Parents moulding messages around mutual support
Deborah Auty, Strategic and Development Lead at A Better Start Southend, shares her experience of working with parents to develop the branding and messaging for a new friendly family network.
YourFamily aims to create a friendly, welcoming community for families where they can offer each other mutual support and encouragement, as well as get advice from a team of experts over any matter related to the health, development and happiness of their young child, while also ensuring they’re making the most of local services and resources.
It has been co-produced with parents and professionals in Southend, and the creative brief was to find a way of describing it in a way that parents would understand and want to be part of.
Although YourFamily will be provided by A Better Start Southend (ABSS) initially, the longer-term aim is that by the end of this year it will be available to all families in Southend and be part of the transformation of children’s services in the town.
We set up an Assurance Group of systems leaders and parents to act as sounding boards for the messaging, ‘look and feel’ and branding of the new concept. We also set up three parent focus groups to test different creative propositions.
The stimulus consisted of an overall elevator pitch of written descriptions and four creative routes – ‘child’, ‘family’, ‘community’ and ‘outcomes – each with copy, mood board, logos and strapline.
We promoted attendance at the focus groups through our social media channels, Southend Borough Council and SAVS, Southend’s volunteer programme. Participants were offered a £20 gift voucher as a thank you for their time. An evening ‘slot’ was provided in addition to two daytime ‘slots’ so that working parents could also attend.
What we discovered
Once the participants had introduced themselves to each other, we asked them about the support they had accessed during their parent journey.
Although parents had received help with breastfeeding, mental health challenges and local foodbanks, many reported feelings of isolation and economic hardship, exacerbated by Covid-19 restrictions. Participants were really looking for social opportunities and friendly assurance on child development issues. Unsurprisingly many had few opportunities to make new ‘mummy friends’ during recent lockdowns.
‘There’s not a clear place where you can just search the local area and see what baby groups are running.’
Reaction to YourFamily was universally positive. As one parent explained:
‘I think there’s a gap in between going for a coffee and a chat, and social care being involved.’
Participants were most drawn to the ‘Community’ route, though family and child imagery was favoured. The description of Southend as offering a wealth of facilities, services and opportunities was appreciated.
‘I can’t seem to find anything that’s going on and I feel lost. So [a wealth of facilities] has a huge appeal personally.’
Parents felt it was important that a diverse range of families should be represented e.g. grandparents, same-sex couples, children with physical differences. Overall, the images that showed the local area and the authenticity of the ups and downs of parents had strongest resonance.
The focus groups provided some unexpected insight which we will explore further. For example, there was a strong reaction from all three groups to an image of a child receiving a vaccination. A number of parents reported friends and family members challenging their decision to have their child vaccinated. It’s possible that the recent vaccination programme for Covid has been polarising with some taking a strong anti-vaccination position.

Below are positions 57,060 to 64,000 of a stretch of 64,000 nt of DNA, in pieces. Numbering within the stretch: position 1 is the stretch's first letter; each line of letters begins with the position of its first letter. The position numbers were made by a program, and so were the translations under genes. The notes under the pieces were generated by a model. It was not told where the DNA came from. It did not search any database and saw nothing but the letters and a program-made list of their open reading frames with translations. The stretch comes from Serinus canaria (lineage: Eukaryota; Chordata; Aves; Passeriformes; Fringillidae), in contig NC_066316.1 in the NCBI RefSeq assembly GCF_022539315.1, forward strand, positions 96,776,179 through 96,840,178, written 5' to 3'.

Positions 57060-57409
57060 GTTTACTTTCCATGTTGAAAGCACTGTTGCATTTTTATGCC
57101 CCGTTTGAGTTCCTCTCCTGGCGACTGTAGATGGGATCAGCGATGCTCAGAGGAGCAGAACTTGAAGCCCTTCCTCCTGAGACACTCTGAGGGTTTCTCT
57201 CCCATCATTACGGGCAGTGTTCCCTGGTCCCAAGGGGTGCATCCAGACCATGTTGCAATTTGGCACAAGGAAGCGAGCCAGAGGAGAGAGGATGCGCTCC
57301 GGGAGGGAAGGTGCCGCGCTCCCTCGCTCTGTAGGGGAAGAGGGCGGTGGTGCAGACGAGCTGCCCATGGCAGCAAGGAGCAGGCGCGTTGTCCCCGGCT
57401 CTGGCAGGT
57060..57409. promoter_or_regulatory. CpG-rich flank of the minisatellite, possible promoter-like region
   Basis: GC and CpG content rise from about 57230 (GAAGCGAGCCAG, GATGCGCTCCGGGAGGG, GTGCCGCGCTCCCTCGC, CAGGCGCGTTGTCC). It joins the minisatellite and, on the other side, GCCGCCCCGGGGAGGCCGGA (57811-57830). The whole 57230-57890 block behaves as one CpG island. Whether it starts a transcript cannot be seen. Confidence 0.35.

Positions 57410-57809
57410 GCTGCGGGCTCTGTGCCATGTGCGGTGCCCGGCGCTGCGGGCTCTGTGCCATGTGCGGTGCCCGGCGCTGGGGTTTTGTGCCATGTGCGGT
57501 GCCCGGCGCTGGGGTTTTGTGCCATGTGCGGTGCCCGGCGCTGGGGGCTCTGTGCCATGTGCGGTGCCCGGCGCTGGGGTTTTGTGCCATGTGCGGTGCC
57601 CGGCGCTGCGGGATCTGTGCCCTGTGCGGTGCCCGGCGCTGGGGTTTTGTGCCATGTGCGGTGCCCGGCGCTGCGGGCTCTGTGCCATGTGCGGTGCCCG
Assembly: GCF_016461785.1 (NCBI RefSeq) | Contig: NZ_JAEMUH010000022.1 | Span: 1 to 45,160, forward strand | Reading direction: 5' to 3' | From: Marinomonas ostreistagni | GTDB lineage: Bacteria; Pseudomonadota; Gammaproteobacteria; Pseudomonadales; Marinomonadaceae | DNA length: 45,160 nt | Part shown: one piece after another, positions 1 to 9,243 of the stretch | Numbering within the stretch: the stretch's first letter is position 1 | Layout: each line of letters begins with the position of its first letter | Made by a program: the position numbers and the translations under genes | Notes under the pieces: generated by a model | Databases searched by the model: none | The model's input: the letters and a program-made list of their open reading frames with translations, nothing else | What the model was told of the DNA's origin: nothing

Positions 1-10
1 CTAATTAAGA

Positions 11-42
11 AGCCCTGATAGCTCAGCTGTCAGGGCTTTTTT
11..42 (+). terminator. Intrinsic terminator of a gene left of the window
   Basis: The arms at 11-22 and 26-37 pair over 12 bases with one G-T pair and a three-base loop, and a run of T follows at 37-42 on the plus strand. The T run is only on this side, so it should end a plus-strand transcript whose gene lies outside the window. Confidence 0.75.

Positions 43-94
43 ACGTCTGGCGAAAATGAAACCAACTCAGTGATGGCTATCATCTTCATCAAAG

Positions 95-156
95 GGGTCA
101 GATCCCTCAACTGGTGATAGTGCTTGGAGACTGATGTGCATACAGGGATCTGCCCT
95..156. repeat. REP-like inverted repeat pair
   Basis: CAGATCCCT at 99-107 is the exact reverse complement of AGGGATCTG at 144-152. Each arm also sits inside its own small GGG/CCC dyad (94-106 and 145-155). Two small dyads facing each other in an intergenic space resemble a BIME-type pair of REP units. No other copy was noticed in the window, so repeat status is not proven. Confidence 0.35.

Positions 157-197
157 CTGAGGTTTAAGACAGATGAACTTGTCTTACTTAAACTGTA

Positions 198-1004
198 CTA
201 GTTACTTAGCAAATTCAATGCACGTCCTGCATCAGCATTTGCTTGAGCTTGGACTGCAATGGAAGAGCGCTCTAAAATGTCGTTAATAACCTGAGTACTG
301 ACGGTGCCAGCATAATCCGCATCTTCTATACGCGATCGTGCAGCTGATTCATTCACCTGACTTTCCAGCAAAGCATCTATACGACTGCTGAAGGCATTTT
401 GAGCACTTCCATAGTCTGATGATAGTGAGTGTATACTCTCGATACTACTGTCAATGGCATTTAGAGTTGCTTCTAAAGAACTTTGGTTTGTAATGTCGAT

We had 19 participants altogether. We sent out a pre-screener questionnaire so we knew that we had a good mix of single parents, new parents and families with more than one child. We asked about employment status, disability and ethnic identity. Although not all the parents identified as White-British, some ethnic identities were under-represented and no fathers volunteered. In the next round of testing, in addition to promoting the groups through our own channels, we will be actively approaching dad WhatsApp groups, SEN-support groups and different faith groups to recruit future attendees and ensure YourFamily appeals to all Southend’s families.
We will also use Facebook’s ‘dynamic creative’ function to test different language and imagery and see which drives most engagement.
Deborah Auty is Strategic and Development Lead at A Better Start Southend
About A Better Start
A Better Start is a ten-year (2015-2025), £215 million programme set-up by The National Lottery Community Fund, the largest funder of community activity in the UK. Five A Better Start partnerships based in Blackpool, Bradford, Lambeth, Nottingham and Southend are supporting families to give their babies and very young children the best possible start in life. Working with local parents, the A Better Start partnerships are developing and testing ways to improve their children’s diet and nutrition, social and emotional development, and speech, language and communication.
The work of the programme is grounded in scientific evidence and research. A Better Start is place-based and enabling systems change. It aims to improve the way that organisations work together and with families to shift attitudes and spending towards preventing problems that can start in early life. It is one of five major programmes set up by The National Lottery Community Fund to test and learn from new approaches to designing services which aim to make people’s lives healthier and happier
The National Children’s Bureau is coordinating an ambitious programme of shared learning for A Better Start, disseminating the partnerships’ experiences in creating innovative services far and wide, so that others working in early childhood development or place-based systems change can benefit.
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